Harvest time here in England is the season where we give thanks for the bounty of the earth. It’s a time to celebrate and it also means that not far behind the bringing in of the crops, my favourite sabbat is coming. I look forward to Samhain (Halloween) all year, it’s a chance to take part in the sabbat’s ‘traditions’ (the modern Western Christian reinterpretation of them) of dressing up, decorating the house and handing out sweets to trick or treaters. That’s the fun part of a secular Samhain.
However as a Pagan, Samhain has a much deeper spiritual significance. The coming Sabbat signifies a noticeable change in the natural world that surrounds us and marks an important time in the cycle of the year. Once the harvest is collected, and the leaves begin to turn from green to an Autumnal orange, yellow and brown before falling from the trees – it’s a time to reflect on the past year and to connect with our beloved who have left this life.
As a non theistic Pagan I believe that after this life we simply return to the earth from whence we came, that we become once more the basic elements (Hydrogen, helium, nitrogen etc) that are the building blocks of life – our bodies decay and we return to the universe. So it may seem strange to think of a festival that commemorates our dead ancestors – that parades as a time when the veil between the world of the living and the dead is at its thinnest – as being relevant or pertinent to a Godless sans afterlife heathen like me.
Actually I’d argue that on the contrary, knowing that there is nothing beyond this life, beyond death means understanding and accepting that the absence of my loved ones is permanent and eternal so they will remain alive only through my remembering and honouring them. Samhain is the Sabbat of reflecting on the year that has passed and is the time we dedicate ourselves to remembering that we are who we have become, partly because of who we have come from. For good or for bad our past shapes our present, on Samhain I let go of the past and remind myself that I am not a slave to my past but am honoured that it has shaped my present and will shape my future.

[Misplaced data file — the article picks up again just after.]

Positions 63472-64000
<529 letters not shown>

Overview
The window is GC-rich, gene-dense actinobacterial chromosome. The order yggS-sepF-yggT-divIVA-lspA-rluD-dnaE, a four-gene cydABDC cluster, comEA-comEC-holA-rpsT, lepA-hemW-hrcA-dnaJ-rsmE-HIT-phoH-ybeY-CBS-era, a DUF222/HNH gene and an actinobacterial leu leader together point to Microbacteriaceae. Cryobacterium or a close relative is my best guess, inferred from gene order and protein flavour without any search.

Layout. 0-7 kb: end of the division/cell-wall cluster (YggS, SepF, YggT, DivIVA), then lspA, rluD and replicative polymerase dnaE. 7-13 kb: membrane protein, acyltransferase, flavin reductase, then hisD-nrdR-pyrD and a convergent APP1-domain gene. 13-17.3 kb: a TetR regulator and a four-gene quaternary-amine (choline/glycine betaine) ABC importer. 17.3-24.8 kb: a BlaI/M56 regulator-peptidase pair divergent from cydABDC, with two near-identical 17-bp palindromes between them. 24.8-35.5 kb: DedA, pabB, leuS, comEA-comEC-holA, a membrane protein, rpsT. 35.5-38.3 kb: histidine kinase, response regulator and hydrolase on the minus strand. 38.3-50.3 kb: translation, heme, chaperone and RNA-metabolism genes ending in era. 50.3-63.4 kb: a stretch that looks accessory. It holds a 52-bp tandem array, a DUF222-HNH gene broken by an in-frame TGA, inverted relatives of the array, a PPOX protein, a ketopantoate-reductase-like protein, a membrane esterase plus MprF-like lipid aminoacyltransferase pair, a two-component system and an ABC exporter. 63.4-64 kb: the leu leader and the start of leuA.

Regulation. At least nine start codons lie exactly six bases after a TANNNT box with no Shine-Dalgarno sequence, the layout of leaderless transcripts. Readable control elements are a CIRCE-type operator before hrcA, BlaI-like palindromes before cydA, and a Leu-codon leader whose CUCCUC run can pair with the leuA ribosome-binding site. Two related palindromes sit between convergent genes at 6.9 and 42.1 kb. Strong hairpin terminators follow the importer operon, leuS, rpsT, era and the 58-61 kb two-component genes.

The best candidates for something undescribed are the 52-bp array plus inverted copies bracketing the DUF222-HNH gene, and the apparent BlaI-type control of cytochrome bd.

This year’s sabbat is particularly relevant as the 17th October will mark the first anniversary of Pippin’s death. Still locked in grief and shrouded in guilt, the irony of the fact the he died so close to the Sabbat the honours the dead is not lost on me. Although it is merely a coincidence, it’s one that still grips my heart with a ragged ferocity. Grandad is also always sadly missed, I weep at the thought that he never got to see the woman I have become, he only knew me as the worthless girl I was. On Samhain though I will remember all the wonderful memories and moments we shared with him.
So this Samhain as I carry out a rite to mark this moment in the cycle of the year that keeps turning I will recite:
Although my ancestors have passed, may they live long in my heart, although they are too far for me to reach any more.
Samhain however is more than just the ritual carried out on the Sabbats night, it is the turning and falling of the leaves, the fields barren and waiting for a new season to once more be filled with the crops and cereals that sustain us, it is the chill North Westerly wind and the drawing in of the nights. Autumn is a season of dramatic change in nature, it’s poetry in performance and magic in motion.